Photonic metamaterials are artificial materials created by precise and extremely fine structuring of conventional media using nanotechnology.
They are claimed to offer numerous new applications from cloaking to improved solar cells. However, the properties of metamaterials are usually fixed.
In a statement, Dr Eric Plum, Research Lecturer at the ORC, said, ‘We have found a fast and reliable way of coordinating the motion of thousands of metamaterial building blocks.
‘We shift them by distances smaller than the diameter of a human hair. These minute rearrangements are sufficient to radically change the transmission and reflection characteristics of the metamaterial.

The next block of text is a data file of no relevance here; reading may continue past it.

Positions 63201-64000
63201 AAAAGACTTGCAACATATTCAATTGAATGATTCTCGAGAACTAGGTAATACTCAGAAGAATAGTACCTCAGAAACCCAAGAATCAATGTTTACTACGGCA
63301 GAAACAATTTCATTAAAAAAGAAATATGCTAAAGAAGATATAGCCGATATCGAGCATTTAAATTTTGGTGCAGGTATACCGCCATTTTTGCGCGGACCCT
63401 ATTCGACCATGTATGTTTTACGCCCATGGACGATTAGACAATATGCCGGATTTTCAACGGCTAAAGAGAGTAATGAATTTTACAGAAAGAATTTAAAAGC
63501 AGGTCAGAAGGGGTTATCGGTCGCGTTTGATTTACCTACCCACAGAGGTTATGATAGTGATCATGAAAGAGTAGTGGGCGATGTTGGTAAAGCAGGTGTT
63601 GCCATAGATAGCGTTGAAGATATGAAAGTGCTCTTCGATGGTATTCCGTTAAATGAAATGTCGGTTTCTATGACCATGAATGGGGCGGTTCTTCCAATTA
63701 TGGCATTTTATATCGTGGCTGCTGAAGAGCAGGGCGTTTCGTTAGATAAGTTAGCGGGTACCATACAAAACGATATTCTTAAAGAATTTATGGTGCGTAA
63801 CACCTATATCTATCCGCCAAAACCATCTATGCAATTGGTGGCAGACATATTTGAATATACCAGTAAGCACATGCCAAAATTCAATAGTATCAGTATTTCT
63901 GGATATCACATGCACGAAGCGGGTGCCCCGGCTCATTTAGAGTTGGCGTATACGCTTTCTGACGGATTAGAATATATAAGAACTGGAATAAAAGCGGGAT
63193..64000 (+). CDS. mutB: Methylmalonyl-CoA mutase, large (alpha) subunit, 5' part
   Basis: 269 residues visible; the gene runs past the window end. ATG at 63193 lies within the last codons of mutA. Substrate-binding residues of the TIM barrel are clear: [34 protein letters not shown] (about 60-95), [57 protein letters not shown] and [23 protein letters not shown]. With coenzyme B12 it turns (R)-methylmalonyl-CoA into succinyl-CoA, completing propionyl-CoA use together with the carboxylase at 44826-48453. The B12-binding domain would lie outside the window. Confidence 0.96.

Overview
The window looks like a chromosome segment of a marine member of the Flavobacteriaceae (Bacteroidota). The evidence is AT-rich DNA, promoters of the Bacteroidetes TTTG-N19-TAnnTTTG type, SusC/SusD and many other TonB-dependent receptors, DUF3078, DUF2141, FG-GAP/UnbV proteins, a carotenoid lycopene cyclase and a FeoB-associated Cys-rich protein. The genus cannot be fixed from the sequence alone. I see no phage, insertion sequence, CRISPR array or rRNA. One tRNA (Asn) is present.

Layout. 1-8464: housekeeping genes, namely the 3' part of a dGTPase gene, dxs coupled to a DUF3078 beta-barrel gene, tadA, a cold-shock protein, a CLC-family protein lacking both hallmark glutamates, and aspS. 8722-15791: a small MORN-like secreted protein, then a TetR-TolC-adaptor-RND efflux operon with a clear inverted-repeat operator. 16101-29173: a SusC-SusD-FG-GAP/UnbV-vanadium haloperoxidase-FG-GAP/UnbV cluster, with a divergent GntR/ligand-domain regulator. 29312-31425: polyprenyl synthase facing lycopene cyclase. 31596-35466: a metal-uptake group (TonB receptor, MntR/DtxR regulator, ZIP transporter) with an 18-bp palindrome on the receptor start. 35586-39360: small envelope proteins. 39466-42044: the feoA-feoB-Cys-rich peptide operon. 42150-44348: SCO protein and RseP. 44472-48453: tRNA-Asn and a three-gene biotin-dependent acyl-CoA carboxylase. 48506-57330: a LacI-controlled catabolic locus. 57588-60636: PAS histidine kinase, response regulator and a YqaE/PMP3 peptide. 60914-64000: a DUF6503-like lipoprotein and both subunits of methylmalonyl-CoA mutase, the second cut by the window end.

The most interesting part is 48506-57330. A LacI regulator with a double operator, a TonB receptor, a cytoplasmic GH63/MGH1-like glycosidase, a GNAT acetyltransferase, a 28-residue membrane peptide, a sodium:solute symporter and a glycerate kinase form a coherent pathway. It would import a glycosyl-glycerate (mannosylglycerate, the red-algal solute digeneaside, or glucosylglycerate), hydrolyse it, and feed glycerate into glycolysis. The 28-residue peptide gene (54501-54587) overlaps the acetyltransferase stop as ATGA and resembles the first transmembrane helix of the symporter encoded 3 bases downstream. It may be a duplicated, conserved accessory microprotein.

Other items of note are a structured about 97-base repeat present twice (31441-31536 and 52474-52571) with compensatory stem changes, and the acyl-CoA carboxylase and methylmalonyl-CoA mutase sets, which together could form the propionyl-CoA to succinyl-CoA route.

‘We do this by engaging the same force that sticks a small piece of paper to a comb after brushing. In essence, we dictate the movement of metamaterial building blocks with electrical signals, and we can do this very fast.’
Seen as an enabling technology of the future, metamaterials research has grown rapidly in the past decade.
Director of the Centre Professor Nikolay Zheludev said, ‘Thanks to nanotechnology we need not depend only on natural materials; we can now engineer optical properties and change them at will.
‘Light-enabled technologies are vital to the 21st century and photonic metamaterials will have a broad impact.’